Guantánamo

Drowning Pool reprises ‘torture music’ in 4th of July concert at Guantánamo

The band Drowning Pool playing the Tiki Bar at the U.S. Navy base at Guantánamo Bay, Cuba, on the Fourth of July 2017 in an Instagram video posted by a band staff member.
The band Drowning Pool playing the Tiki Bar at the U.S. Navy base at Guantánamo Bay, Cuba, on the Fourth of July 2017 in an Instagram video posted by a band staff member. Instagram

In 2003, the wartime prison blasted deafeningly loud recordings of the band Drowning Pool’s “Bodies” to deny a shackled prisoner sleep between rounds of questioning by a masked U.S. interrogator.

Guess who played at Guantánamo this Fourth of July? Drowning Pool, reprising the mosh pit anthem whose refrain is “Let the bodies hit the floor,” to the delight of troops attending the base’s Freedom Fest.

How did it happen? Was it an intentional nod to the days of harsh interrogation that President Donald Trump vowed to bring back if he was elected?

Did the band not inform the Navy entertainment agency of the song’s lurid legacy when it booked the gig for the base’s Tiki Bar preceding a fireworks display Tuesday?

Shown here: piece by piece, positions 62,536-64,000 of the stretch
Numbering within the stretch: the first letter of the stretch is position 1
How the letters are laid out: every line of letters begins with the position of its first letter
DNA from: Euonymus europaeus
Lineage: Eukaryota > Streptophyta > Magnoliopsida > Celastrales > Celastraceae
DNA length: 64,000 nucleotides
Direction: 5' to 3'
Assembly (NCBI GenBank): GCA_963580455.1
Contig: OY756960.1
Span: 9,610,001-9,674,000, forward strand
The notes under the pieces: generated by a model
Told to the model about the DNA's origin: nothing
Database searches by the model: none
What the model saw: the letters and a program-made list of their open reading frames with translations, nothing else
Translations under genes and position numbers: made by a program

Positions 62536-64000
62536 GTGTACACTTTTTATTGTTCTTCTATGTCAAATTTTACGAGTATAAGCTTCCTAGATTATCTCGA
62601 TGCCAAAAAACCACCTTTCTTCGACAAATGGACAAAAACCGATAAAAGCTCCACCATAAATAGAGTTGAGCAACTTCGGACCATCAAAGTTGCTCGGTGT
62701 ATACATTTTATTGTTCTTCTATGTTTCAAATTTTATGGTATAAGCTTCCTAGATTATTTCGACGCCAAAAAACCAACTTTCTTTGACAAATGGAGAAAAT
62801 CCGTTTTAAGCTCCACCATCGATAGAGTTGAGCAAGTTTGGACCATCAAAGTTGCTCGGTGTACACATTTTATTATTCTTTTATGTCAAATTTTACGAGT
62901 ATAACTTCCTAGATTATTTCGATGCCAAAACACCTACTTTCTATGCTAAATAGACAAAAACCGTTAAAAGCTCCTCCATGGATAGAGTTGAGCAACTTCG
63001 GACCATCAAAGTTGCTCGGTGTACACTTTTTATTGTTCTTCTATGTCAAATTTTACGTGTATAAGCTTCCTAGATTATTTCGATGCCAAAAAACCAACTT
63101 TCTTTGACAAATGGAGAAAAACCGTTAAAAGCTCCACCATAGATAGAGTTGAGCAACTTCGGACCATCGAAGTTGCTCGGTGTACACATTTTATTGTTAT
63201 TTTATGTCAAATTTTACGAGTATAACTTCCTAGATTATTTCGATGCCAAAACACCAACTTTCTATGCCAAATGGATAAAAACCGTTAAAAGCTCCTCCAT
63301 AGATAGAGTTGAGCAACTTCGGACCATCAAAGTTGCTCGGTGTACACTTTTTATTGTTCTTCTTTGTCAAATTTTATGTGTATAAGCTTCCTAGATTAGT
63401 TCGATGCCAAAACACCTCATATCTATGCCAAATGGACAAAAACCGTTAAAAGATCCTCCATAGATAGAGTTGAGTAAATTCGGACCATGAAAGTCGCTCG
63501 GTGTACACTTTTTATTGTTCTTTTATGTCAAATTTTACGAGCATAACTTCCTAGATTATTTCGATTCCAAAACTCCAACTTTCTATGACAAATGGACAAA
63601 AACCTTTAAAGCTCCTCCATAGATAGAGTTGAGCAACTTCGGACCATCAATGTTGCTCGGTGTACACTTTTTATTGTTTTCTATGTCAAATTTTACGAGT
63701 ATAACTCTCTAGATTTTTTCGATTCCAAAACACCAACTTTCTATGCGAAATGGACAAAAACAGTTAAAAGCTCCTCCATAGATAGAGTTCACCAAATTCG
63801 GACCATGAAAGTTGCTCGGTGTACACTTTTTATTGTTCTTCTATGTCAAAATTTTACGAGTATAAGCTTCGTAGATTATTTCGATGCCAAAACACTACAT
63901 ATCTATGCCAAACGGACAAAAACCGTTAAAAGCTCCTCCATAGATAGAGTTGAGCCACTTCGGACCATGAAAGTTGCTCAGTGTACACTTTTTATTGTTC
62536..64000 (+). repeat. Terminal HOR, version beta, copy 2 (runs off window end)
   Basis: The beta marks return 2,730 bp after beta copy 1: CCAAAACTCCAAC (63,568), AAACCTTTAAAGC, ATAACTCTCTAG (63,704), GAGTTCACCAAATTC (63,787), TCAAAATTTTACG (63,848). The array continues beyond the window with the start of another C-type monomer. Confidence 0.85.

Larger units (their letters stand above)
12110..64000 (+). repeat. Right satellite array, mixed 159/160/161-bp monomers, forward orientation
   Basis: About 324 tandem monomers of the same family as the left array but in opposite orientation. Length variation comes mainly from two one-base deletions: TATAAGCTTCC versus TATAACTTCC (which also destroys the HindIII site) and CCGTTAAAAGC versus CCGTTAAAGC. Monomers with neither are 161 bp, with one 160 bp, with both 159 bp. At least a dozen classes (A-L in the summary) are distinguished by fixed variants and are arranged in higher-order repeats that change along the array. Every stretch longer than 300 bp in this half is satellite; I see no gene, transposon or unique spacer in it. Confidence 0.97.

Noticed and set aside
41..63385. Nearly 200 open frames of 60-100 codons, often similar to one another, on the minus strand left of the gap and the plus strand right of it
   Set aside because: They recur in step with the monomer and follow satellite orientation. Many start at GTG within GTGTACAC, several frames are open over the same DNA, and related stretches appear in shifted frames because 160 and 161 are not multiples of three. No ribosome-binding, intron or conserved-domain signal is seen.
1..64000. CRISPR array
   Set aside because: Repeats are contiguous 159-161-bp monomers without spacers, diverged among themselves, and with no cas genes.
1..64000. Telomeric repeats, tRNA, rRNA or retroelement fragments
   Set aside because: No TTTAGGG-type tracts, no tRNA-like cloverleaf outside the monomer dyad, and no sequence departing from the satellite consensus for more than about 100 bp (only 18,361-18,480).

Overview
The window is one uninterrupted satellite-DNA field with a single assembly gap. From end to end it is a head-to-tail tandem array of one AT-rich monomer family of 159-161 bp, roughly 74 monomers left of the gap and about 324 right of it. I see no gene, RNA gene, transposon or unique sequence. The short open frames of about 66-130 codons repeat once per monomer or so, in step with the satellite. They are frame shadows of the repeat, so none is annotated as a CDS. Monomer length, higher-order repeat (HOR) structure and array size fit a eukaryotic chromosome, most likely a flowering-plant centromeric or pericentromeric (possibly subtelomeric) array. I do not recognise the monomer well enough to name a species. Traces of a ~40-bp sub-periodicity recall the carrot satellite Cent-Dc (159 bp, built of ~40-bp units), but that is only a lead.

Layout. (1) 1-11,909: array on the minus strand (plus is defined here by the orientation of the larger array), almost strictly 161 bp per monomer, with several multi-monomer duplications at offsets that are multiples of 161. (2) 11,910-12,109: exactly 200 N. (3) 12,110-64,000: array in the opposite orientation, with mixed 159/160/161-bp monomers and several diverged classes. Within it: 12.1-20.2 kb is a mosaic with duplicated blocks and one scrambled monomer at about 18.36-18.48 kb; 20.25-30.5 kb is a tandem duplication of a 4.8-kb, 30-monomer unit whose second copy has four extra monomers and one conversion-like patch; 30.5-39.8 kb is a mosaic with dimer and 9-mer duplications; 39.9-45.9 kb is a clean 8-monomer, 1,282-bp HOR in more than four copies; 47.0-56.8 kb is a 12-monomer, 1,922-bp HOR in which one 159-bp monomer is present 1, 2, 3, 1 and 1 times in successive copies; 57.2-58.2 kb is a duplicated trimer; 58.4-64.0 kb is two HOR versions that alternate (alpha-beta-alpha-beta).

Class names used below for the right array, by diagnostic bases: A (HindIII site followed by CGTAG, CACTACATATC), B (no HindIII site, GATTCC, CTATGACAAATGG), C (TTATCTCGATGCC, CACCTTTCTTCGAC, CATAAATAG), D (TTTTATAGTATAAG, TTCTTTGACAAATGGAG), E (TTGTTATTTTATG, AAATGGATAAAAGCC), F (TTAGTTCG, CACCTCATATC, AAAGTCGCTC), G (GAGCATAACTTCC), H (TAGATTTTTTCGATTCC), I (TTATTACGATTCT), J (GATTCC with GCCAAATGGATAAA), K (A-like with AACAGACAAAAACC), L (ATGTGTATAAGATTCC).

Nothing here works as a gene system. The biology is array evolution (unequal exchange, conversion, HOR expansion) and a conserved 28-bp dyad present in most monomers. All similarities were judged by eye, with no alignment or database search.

Answers are in short supply. Efforts to reach the Dallas-based band through its Facebook page, spokesperson and booking agent were unsuccessful. The prison spokesman declined to comment on whether anyone there was aware of the use of the music before the Miami Herald inquired and pointed to a 2009 Senate report that showed the song was used as an approved sleep-deprivation tactic, in tandem with strobe lighting, against captive Mohammedou Slahi during a particularly cruel period of interrogation.

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At the U.S. Southern Command in Doral, the Pentagon subsidiary with oversight of the prison, spokeswoman Army Col. Lisa Garcia said the detention center of 41 captives staffed by 1,500 troops and civilians “has nothing to do with what band and when those performances are scheduled.”

Bands are scheduled through the Navy’s entertainment branch, called the Morale, Welfare and Recreation division and the base itself, Garcia said. “I’m sure they didn’t know the details you provided below when they scheduled the performance.”

And everyone on base was invited to the show, held just outside the Officer’s Club and far enough away from the Detention Center Zone that the music couldn’t be heard by the captives.

But Slahi, now free in his native Mauritania, called the choice of band, “quite a coincidence” in a response to a Herald inquiry on the Fourth of July.